On trial for criminal conspiracy to armed robbery and armed robbery with a firearm, the 12-person jury unanimously ruled he was not guilty on both counts.
There was no question as to whether Mackey was at the scene of the armed robbery. He had planned to meet Megan Wales, a fellow Tulane student, at her apartment on 600 Broadway Street that day to buy marijuana from her.
The question was whether he helped orchestrate the event, which became much more than a simple drug deal when two men burst into the apartment and one pinned Wales on her apartment floor with a gun to her head.
There were many contradictions and inconsistencies throughout the four-day trial, two of which contained witness testimony.
Defense lawyers argued Mackey was a victim of the state who wanted to bag him in a high-profile case.
Prosecutors painted Mackey in a different light. They said he left intentionally left Wales’ apartment door unlocked, allowing the two men to charge in.
The state leaned on phone records placing Mackey in communication with other men charged in the crime and Wales served as their star witness.
Wales served as the first witness for the state. She said Mackey received a phone call when they were in the apartment together and stepped outside the apartment to take it. When he returned, she said he did not lock the door.
Just as she went to lock the door she said two men burst into the apartment and the one with a handgun told her to drop to the floor and placed the gun to her head.
The men took her laptop, phone, purse and the marijuana Wales testified. She also admitted in initial interviews she omitted the marijuana because she said she did not want the case to be overlooked.
She said she chased the robbers who returned both her laptop and phone when she caught them. She said she then called 911.
She later served as the final witness for the defense. And Mackey’s attorney, Rick Kelly, pegged her on many inconsistencies in her testimony.
In between her testimony phone records were introduced that indicated she had actually called Mackey three times before calling 911. An initial police report from Wales also stated the chain on the door had been locked.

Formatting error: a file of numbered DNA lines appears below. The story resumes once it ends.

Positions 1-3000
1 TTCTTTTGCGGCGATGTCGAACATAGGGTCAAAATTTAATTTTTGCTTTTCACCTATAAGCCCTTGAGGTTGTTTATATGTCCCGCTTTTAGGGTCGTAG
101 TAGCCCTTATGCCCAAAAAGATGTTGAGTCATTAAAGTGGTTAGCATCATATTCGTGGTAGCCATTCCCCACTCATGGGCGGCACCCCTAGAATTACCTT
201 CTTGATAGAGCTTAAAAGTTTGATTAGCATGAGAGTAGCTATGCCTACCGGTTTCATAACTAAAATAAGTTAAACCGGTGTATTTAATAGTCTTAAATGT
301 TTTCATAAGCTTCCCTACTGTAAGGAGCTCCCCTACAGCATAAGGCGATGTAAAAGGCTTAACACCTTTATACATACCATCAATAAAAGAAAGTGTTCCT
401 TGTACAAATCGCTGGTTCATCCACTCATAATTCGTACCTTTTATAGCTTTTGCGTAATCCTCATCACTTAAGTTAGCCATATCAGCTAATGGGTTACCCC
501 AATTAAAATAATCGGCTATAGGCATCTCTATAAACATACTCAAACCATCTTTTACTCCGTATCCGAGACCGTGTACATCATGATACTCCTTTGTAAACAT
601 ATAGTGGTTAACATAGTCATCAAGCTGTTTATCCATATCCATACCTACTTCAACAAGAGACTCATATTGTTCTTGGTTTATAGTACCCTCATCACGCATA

Kelly told the jury the state’s presentation of phone records was not enough to prove Mackey’s intent or knowledge of the robbery.
“We all know how many texts can go back and forth between two people trying to do a dope deal,” said Kelly during closing arguments.
He acknowledged that no one was trying to hide the fact that drugs were involved.
“It was a reprehensible investigation and not the basis to send someone to prison,” he said.
“I think you’ve seen a clear example here of extremely sloppy police work,” he said.
The state offered its rebuttal, arguing it was clear Mackey had conspired with the other men before the crime.
“He conspired to do it and he ultimately did it,” said Assistant District Attorney Lindsay Trule.
“He doesn’t get a pass because he plays football.”
About two hours into deliberations jurors requested some of Mackey’s phone records. They whispered in their seats in open court while huddling over a detailed printout of the records.
The jurors left the court room to continue deliberating and a short time later they returned with their verdict.
As Criminal District Court Judge Keva Landrum-Johnson read “not guilty” aloud there were small outbursts in the audience—Mackey’s family members tearing up.
“The emotions are just overwhelming,” said Trent Mackey Sr. outside the courthouse. “I don’t feel good about the situation but I’m just glad my son is ok.”
Kelly said the defense was “extremely gratified” with the result.
“It became clear early on that this young man was being railroaded by an agenda and there was nothing we could do about it until we got in front of a jury,” Kelly said.
Kelly said he overheard a juror tell Mackey to do positive things with his life as the juror passed Mackey on his way out.
“There is no question that that is what you can expect from Mr. Mackey,” said Kelly.